A former Victorian bakery located at the heart of one of Leeds’s oldest streets has been given a new lease of life thanks to a major regeneration scheme.
Project bosses and developers have revamped and revitalised the empty building at 90 Kirkgate as part of the innovative Lower Kirkgate Townscape Heritage Initiative (THI).
From 1852 90 Kirkgate was used as a bakers and confectioners by Peter Proctor and before this, in 1839, Thomas Collison ran a pawnbroker shop there.
The newly-completed work has brought three floors back into use, with repairs to the interior being carried out along with reinstatement of the traditional shop front, alongside the installation of timber sash windows and new Yorkstone flags in the adjacent ginnel.
This project was made possible after the owners applied for a £105,133 grant through the Townscape Heritage Initiative, this being something which aims to protect, preserve and restore historic buildings on Lower Kirkgate, which is the oldest street in Leeds.
Leeds City Council’s executive member for regeneration, transport and planning, Councillor Richard Lewis, said: “It’s fantastic to see another piece of Leeds’s history being brought back into use in a way which both respects the building’s special heritage and makes it a modern and sustainable asset to this up-and-coming area.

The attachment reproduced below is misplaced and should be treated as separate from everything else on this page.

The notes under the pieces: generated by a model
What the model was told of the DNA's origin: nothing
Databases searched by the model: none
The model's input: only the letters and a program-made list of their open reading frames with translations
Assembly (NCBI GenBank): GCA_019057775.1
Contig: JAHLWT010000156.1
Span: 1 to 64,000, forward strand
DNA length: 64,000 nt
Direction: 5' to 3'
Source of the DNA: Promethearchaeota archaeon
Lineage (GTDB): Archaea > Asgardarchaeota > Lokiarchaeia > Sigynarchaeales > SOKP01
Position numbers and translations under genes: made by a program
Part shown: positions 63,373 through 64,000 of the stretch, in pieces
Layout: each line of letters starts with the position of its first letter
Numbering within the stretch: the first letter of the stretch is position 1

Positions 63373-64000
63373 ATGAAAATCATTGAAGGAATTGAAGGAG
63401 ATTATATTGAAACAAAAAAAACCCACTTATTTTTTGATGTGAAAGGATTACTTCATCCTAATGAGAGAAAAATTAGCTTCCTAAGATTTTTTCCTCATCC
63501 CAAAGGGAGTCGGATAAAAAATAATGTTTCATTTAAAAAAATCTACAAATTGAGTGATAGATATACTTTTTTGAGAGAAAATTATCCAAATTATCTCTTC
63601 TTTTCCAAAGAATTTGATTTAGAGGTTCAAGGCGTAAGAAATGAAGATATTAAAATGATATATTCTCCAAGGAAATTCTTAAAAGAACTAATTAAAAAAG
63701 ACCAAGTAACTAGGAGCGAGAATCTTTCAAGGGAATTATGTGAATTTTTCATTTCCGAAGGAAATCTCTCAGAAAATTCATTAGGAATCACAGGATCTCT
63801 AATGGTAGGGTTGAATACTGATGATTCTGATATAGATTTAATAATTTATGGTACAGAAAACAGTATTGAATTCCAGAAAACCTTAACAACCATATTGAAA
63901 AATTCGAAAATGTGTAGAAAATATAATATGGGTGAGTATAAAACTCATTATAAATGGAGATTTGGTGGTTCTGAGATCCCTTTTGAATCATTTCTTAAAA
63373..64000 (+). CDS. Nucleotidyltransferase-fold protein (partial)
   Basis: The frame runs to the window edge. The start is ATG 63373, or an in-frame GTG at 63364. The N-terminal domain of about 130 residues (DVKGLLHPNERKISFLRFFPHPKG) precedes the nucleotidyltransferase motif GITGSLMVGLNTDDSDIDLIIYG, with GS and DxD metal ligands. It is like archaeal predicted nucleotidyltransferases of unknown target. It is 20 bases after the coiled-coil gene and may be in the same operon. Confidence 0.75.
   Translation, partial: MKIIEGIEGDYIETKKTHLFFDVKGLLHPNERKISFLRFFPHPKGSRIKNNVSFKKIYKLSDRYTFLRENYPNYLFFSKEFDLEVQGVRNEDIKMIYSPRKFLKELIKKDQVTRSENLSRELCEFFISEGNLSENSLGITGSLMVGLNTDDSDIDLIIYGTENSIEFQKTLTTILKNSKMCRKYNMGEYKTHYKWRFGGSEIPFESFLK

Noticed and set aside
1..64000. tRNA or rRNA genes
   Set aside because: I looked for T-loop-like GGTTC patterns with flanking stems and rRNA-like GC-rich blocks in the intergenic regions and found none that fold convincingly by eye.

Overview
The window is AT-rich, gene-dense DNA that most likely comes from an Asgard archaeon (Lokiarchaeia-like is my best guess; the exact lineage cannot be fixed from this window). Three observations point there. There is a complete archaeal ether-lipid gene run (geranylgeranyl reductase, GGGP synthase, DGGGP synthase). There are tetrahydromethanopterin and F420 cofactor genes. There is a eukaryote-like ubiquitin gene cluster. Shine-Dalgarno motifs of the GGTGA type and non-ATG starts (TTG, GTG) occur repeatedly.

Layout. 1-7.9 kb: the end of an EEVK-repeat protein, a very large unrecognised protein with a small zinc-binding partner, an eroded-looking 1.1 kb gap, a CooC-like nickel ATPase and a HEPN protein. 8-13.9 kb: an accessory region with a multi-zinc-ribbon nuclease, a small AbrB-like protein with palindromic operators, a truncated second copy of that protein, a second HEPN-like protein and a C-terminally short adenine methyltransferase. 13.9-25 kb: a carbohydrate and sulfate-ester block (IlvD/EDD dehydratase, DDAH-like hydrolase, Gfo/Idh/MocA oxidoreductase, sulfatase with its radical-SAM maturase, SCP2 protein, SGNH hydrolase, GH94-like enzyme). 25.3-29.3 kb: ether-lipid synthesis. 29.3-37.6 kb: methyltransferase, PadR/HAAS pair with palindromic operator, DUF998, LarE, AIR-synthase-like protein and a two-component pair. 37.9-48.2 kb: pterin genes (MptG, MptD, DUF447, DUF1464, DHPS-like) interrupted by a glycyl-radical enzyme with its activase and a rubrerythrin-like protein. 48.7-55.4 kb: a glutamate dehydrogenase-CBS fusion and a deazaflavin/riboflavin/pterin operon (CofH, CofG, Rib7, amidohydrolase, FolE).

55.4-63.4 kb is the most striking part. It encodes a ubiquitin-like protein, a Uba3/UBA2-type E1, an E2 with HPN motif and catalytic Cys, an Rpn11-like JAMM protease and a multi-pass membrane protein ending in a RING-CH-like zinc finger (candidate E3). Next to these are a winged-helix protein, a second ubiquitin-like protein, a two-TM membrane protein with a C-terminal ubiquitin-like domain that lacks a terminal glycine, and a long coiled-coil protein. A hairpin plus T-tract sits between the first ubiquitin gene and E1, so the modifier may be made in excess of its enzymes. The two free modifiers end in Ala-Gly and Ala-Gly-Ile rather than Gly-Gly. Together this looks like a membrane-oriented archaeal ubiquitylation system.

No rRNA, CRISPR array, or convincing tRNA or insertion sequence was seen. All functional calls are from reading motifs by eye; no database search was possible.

Director in charge of the project, Chris Priestley, added: “The project took over 18 months in the design and planning stages, but thanks to the THI, a severely dilapidated building has been returned to its former glory. The strong interest shown in this building and those already refurbished, is a clear indication of the value of the THI to small local businesses.”
The project at 90 Kirkgate follows the successful opening of both Wapentake at 92 Kirkgate, as a traditional Yorkshire café, and next door at the Doghouse, which is a café and bar with Paula’s Vinyl record shop above.
Further grants and improvement projects are also being pursued for other buildings on Lower Kirkgate in order to bring them back into use and improve them in the same way as that of 90 Kirkgate.
The repairs have also enhanced the character and appearance of the City Centre Conservation Area and the setting of the grade II* listed First White Cloth Hall.
For more information visit: http://leeds.gov.uk